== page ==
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SEPTA to launch new three-day passes, fit for the COVID-19 era

The “Three-Day Convenience Pass,” geared toward those with irregular work shifts as well as tourists, rolls out on Tuesday.

69th Street Station in Upper Darby. SEPTA is about to roll a new type of pass that takes on “added relevance" during the pandemic.
69th Street Station in Upper Darby. SEPTA is about to roll a new type of pass that takes on “added relevance" during the pandemic.Read moreAlejandro A. Alvarez / File Photograph

SEPTA is about to introduce a fare product that takes on new meaning during the COVID-19 pandemic.

Starting Tuesday, the transportation authority will offer a “Three-Day Convenience Pass” on the Key card, its smart fare system, for bus, trolley, Market-Frankford and Broad Street Lines, as well as Norristown High Speed Line riders. For $18, passengers can ride up to 24 trips over the course of 72 hours.

The product was designed before the pandemic as part of SEPTA’s fare restructuring plan in March, and intended to appeal to riders caught between a weekly pass and Travel Wallet, the SEPTA Key’s pay-as-you go feature.

SEPTA had in mind two specific groups for the new pass: workers without typical 9-to-5 commutes, like health-care employees staffing three 12-hour shifts, as well as visitors to Philadelphia for a few days. SEPTA also considered rideshare, knowing the services ate away at ridership figures as commuters may have favored those services over public transit a few times a week.

But the pandemic has swallowed Philadelphia’s tourism industry, created an unemployment crisis, and kept many white-collar workers in home offices. Now, as workers weigh new commutes and consider hybrid schedules that would bring them to offices or schools just a few days a week, the pass takes on “added relevance," said SEPTA spokesperson Andrew Busch.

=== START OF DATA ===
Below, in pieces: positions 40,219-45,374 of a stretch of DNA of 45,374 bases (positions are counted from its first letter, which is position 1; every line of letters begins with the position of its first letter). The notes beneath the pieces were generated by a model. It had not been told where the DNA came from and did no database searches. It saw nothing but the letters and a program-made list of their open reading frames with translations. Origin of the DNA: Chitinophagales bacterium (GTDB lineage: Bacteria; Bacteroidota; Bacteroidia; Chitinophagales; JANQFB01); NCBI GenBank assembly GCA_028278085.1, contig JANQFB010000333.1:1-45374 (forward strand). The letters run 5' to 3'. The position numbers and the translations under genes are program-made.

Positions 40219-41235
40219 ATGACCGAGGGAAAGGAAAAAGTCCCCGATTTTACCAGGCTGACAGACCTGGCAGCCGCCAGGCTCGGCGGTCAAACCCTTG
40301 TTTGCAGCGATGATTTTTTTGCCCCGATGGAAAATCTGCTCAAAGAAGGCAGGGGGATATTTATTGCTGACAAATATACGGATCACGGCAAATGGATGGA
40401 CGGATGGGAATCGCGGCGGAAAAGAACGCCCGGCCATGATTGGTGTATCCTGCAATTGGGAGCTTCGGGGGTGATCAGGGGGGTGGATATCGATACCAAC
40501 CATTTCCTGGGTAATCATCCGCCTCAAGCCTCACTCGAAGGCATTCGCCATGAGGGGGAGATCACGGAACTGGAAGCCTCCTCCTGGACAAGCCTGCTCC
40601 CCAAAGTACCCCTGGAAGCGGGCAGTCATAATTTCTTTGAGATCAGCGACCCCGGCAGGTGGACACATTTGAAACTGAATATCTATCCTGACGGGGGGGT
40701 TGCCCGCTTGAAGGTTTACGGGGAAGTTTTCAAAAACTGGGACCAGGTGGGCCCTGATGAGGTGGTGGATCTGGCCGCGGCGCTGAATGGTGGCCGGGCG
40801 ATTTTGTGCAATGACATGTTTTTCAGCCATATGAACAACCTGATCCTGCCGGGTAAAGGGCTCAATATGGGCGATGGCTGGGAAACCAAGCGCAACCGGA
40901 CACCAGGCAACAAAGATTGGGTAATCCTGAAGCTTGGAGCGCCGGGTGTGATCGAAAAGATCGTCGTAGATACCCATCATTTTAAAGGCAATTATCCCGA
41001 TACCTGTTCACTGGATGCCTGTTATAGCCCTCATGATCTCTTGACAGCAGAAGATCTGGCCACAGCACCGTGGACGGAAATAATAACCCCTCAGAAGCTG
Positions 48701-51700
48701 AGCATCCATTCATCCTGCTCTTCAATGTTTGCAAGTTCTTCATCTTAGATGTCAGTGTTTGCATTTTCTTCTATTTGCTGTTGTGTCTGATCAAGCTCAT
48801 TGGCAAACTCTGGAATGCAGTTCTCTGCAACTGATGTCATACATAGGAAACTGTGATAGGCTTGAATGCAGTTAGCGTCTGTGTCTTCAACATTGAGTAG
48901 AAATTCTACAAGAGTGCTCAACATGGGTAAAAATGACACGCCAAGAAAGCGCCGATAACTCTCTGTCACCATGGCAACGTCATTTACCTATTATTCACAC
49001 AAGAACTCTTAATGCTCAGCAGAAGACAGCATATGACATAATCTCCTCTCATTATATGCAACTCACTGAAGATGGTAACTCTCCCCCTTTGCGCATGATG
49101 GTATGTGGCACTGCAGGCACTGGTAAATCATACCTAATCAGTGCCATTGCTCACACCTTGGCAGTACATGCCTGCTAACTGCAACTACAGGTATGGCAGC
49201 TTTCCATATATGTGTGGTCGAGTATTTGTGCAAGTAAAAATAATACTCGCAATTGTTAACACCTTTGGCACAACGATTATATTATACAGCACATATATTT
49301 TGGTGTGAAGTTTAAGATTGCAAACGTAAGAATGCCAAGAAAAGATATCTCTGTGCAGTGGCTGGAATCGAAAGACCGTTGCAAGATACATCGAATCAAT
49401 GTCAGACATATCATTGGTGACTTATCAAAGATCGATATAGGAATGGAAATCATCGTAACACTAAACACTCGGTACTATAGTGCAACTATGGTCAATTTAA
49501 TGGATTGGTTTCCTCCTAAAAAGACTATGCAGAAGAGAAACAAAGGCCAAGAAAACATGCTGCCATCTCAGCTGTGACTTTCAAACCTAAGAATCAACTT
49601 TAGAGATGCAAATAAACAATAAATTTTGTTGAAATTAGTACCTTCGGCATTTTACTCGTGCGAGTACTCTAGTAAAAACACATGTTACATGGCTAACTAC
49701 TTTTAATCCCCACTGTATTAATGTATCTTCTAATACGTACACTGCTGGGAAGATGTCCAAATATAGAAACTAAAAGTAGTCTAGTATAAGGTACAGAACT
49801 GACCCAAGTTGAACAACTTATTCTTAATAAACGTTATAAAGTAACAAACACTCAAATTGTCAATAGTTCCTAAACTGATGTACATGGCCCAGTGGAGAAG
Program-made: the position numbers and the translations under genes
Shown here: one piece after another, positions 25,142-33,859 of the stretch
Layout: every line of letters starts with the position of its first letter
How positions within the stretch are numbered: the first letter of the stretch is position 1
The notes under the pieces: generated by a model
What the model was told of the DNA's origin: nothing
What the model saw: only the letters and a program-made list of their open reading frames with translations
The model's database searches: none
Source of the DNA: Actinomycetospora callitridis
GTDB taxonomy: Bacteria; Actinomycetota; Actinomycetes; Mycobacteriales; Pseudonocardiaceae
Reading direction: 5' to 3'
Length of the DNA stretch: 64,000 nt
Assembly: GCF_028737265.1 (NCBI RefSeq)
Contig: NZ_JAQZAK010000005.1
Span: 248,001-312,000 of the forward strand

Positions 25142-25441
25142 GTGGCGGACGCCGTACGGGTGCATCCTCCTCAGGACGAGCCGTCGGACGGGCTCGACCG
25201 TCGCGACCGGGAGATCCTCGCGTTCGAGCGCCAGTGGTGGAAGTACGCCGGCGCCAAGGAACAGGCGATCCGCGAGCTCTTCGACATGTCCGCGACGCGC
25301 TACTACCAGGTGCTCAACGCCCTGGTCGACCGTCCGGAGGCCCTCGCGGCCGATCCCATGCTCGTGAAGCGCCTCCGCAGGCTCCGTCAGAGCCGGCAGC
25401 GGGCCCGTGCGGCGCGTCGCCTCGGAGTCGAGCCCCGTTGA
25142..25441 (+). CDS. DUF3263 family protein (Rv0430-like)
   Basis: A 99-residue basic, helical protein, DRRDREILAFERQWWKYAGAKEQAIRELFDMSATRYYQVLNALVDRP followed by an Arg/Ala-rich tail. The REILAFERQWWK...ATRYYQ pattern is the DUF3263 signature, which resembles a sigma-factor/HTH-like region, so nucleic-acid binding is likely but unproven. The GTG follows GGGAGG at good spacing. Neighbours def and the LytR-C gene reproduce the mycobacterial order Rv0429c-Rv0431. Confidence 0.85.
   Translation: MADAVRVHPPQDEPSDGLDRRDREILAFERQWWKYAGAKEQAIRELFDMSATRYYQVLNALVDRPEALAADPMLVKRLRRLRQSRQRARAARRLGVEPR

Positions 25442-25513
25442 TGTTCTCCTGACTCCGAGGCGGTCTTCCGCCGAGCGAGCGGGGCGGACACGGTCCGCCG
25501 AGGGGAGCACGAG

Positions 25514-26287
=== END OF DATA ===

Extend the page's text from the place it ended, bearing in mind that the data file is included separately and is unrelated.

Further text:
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“It’s creating options," he said. "We know that obviously, people are changing how they travel and that includes how they ride SEPTA, that we have to give some flexibility and additional options, so these are a step in that direction.”

Yasha Zarrinkelk, of Transit Forward Philadelphia, an advocacy coalition, said he applauds SEPTA for adopting such a pass.

“The more options that you’re providing to riders — a weekly pass, a monthly pass, a Three-Day Convenience Pass — is successful in serving riders, is successful in giving them the freedom and the opportunity to access the places that they essentially deserve," he said.

SEPTA continues to struggle with low ridership during the pandemic. As of late September, figures on buses, subways, and trolleys were down 65% from prepandemic levels. Regional Rail serves about 85% fewer riders than before.

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The Three-Day Convenience pass isn’t valid on the Route 78 bus, an express route traveling from Cornwell Heights to Center City, or on Regional Rail, however.

But another new option on the SEPTA Key card intends to serve a similar purpose for Regional Rail riders. On Tuesday, SEPTA will begin to offer a “One Day Individual Independence Pass / 3 Pass Bundle" that “essentially bundles three one-day passes together at a discounted rate,” according to the authority.

For $36, riders can use the option for any three days of the week they choose, and on each day, use up to 10 combined trips on Regional Rail and buses, trolley, subways, or the Norristown High Speed Line.

SEPTA tweaked its fare restructuring plan since March, and approved parts of the plan in June. Since July, kids under age 12 ride SEPTA for free, while the authority has allowed all riders one free transfer. Previously, transfers cost $1 on the SEPTA Key card, and transportation advocates are pushing for unlimited free transfers.

The authority has postponed fare increases, including a 50-cent hike to the SEPTA Key’s base fare and costlier weekly and monthly passes, until at least January to give relief to riders during the pandemic.